Expelled from college for self defense.

Asked almost 2 years ago - Oak Lawn, IL

I was involved in a mob action crime where I was attacked and videoed being attack by 10 girls. I wad hit first then I hit back and was attacked. This was not on school property however they expelled me since I've had a background. What should I do as far as fighting this. I was the victim

Additional information

I wasnt charged with anything criminal wise just school and this happened in a McDonalds off campus

Attorney answers (4)

  1. 1

    Lawyer agrees


    Answered . Consult and retain an experienced criminal defense attorney ASAP. Each case is unique but this type of case requires an attorney who is knowledgable in the law and aware of the political environment in which the event occurred.
    My criminal defense law firm has represented many persons in a similar situation. Detailed preparation and investigation is the key to working towards a successful conclusion in this matter.

    Of course, every answer is based on the question asked and requires a more complete context. This answer should... more
  2. 1

    Lawyer agrees


    Answered . It is unclear whether you wish to do something about a criminal charge or the expulsion, or both. If you have a criminal charge against you, then you need a criminal defense attorney. If you are asking about the expulsion, there are attorneys who specialize in charges made by schools against their students. That is a very specialized area of law. I will send a copy of your question to a colleague in CA who doers this kind of work as I know no one locally. If she is able to answer, she might be able to give you further guidance.

  3. Answered . Hire an attorney to contest thr expulsion.

  4. 1

    Lawyer agrees

    Answered . Almost all colleges and universities provide a formal administrative appeal process through which students may challenge school disciplinary actions such as expulsion. The process is usually published on the school web-site, or you may get a copy from the Dean's office. You need to read it very carefully and comply exactly with its provisions -- particularly all deadlines and time limits. Any actions which do not meet the time limits can constitute a waiver or forfeiture of your rights to appeal.

    Each admin process has its own features but there are some broad commonalities. In most cases, you are entitled to the time and opportunity to retain and consult legal counsel and you should do that. Most schools will not allow the attorney to participate in your appeal hearing (and some will not allow your attorney to attend), but an attorney can give you meaningful assistance in identifying and gathering relevant defense evidence and in raising substantive and procedural objections to the fairness of the process.

    In candor, no matter what the formal description and provisions of the administrative appeal process, many colleges and universities disregard or revise the provisions of the process as it suits them, on the justification that only "substantial" fairness is required. Students often find that their "rights" are whatever the school is allowing that day on that case. No one experienced in these kinds of cases would ever argue that these processes are fair or honorable, and they often result in pre-determined rubber-stamp results. Public schools are somewhat more predictable and careful in honoring students' specific rights to a fair process. In private colleges, the school will do what it wants, no matter how unfair or inconsistent with the school's formal rules. Private colleges are fiefdoms, plain and simple.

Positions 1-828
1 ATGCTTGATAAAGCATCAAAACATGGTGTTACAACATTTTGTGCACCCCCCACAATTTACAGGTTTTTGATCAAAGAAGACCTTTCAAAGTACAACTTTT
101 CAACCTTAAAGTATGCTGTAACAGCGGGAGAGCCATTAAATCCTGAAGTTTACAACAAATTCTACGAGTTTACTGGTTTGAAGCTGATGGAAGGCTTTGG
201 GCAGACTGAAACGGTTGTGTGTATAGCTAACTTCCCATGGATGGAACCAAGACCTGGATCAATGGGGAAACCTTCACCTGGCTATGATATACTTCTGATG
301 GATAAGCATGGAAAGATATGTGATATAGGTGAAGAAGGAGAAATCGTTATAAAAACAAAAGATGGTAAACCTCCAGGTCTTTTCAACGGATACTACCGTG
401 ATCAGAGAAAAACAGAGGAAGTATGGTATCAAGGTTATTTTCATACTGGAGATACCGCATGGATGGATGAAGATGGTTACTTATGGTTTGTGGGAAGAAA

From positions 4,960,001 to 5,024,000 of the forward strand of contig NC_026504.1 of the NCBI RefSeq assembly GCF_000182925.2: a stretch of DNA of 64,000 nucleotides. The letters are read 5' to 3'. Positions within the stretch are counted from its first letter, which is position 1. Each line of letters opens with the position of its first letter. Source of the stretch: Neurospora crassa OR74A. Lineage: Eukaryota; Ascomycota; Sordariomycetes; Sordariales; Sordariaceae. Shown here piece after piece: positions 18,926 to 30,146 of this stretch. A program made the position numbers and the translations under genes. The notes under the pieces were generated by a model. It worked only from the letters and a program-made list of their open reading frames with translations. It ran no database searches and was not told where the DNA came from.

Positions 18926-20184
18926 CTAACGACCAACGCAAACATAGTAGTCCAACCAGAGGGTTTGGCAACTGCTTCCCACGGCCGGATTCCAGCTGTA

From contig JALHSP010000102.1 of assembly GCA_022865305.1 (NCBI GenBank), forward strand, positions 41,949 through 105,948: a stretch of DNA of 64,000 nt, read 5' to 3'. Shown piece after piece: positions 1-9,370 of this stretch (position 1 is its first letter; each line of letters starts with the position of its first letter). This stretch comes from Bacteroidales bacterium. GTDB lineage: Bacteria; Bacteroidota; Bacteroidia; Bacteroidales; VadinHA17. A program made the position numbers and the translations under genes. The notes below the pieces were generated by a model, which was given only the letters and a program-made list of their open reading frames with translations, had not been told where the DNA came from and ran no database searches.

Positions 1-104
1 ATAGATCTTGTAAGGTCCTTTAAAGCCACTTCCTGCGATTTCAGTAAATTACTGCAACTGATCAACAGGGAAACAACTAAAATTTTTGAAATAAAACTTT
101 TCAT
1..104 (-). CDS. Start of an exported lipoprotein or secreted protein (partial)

But the merits and integrity of these processes aside, students must rely on the published process because there is no right to sue in court instead. Even after exhaustion of the admin process, in most cases there will not be a legal basis for suit, and courts will honor the tradition of "hands off" of school affairs to a degree that shocks attorneys in other practice areas.

    I have seen school disciplinary cases where the accused was not allowed to attend the hearing; where the student was never given a statement of the alleged misconduct; where the "Student Court" stated that it would not look at the student's defense evidence; where the identity of the accusing person was kept secret, along with the evidence of the accuser's mental instability and widely-known malice toward the expelled student; even where the co-habitant of an accusing complainant was designated as a member of the "Student Panel" to serve on the court that decides the truth of the accusation. The results of the school's lack of respect for any principled or ethical fact-finding process are often tragic and life-changing for the victim.

    Based on the facts that you have stated here, it is baffling why you were expelled. Perhaps the video appears to depict a different version of your conduct?

    In all events, you should consult with a specifically-experienced attorney in your area, perhaps one who is well-known to the college and active in its alumni or fund-raising affairs.

    I wish you a good result.

    No legal advice here. READ THIS BEFORE you contact me! My responses to questions on Avvo are never intended... more

Related Topics

Self defense and criminal charges

Self defense is protecting oneself or others from violence. In court, you can claim you acted in self defense as a way to argue that the jury should acquit you.

Violent crime

Violent crime refers to any crime where the victim was harmed or threatened with harm. Homicide, rape, robbery, and assault are the main types of violent crime.

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